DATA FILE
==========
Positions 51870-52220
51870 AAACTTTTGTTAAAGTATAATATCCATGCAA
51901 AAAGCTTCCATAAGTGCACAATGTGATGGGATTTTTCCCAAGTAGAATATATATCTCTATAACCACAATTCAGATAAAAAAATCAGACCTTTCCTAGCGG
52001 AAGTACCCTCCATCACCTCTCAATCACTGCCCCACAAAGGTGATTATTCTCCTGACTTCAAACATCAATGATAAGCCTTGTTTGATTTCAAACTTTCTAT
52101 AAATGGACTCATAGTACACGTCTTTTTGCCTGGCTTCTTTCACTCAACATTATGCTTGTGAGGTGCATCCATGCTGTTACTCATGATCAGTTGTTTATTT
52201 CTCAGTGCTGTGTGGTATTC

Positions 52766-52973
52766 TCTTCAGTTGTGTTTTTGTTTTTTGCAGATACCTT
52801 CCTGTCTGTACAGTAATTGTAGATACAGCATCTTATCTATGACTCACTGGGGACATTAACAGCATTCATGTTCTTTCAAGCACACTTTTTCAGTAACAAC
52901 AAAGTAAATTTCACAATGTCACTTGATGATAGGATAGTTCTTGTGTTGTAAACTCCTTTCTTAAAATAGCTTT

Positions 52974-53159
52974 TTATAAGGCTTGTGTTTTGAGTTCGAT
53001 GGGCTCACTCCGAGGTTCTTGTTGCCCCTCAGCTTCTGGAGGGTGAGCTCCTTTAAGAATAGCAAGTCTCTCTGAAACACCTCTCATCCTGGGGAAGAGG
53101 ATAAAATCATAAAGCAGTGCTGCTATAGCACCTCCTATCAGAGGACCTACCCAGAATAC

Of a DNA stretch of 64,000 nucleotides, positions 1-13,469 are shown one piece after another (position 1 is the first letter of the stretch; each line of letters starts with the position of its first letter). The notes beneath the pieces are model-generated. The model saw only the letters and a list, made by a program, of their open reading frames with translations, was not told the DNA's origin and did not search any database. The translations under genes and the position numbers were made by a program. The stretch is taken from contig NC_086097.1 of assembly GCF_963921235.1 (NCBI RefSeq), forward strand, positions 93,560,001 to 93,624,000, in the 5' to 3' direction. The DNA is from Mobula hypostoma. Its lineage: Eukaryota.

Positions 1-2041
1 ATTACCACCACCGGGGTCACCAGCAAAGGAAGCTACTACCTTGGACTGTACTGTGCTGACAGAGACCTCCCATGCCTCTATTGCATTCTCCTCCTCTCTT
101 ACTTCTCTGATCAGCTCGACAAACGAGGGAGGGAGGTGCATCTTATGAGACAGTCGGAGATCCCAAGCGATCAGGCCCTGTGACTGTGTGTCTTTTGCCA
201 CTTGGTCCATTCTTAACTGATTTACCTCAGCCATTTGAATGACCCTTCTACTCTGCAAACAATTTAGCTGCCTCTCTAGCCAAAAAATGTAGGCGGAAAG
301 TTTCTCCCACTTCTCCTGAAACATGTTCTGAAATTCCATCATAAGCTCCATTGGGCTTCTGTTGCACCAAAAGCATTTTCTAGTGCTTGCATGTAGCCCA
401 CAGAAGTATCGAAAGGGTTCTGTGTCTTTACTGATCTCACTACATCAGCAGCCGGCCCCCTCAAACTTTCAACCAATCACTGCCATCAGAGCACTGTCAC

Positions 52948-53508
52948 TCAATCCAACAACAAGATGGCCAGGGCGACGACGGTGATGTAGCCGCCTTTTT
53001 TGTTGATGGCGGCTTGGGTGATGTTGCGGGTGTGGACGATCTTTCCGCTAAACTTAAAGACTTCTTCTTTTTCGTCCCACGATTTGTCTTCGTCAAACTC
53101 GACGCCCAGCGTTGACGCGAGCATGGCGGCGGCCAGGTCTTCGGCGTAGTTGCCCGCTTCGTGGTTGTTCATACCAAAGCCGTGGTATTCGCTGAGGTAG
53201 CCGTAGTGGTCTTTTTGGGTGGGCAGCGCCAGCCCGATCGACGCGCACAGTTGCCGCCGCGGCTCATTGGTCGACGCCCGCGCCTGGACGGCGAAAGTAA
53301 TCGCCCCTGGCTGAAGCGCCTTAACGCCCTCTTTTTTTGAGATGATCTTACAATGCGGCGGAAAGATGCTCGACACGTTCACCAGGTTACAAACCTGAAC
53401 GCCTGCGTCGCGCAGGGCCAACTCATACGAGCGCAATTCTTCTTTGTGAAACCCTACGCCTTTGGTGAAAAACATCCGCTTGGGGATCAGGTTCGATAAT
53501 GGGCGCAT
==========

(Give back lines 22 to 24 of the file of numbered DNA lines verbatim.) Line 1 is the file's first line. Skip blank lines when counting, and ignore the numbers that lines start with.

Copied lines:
Positions 52948-53508
52948 TCAATCCAACAACAAGATGGCCAGGGCGACGACGGTGATGTAGCCGCCTTTTT
53001 TGTTGATGGCGGCTTGGGTGATGTTGCGGGTGTGGACGATCTTTCCGCTAAACTTAAAGACTTCTTCTTTTTCGTCCCACGATTTGTCTTCGTCAAACTC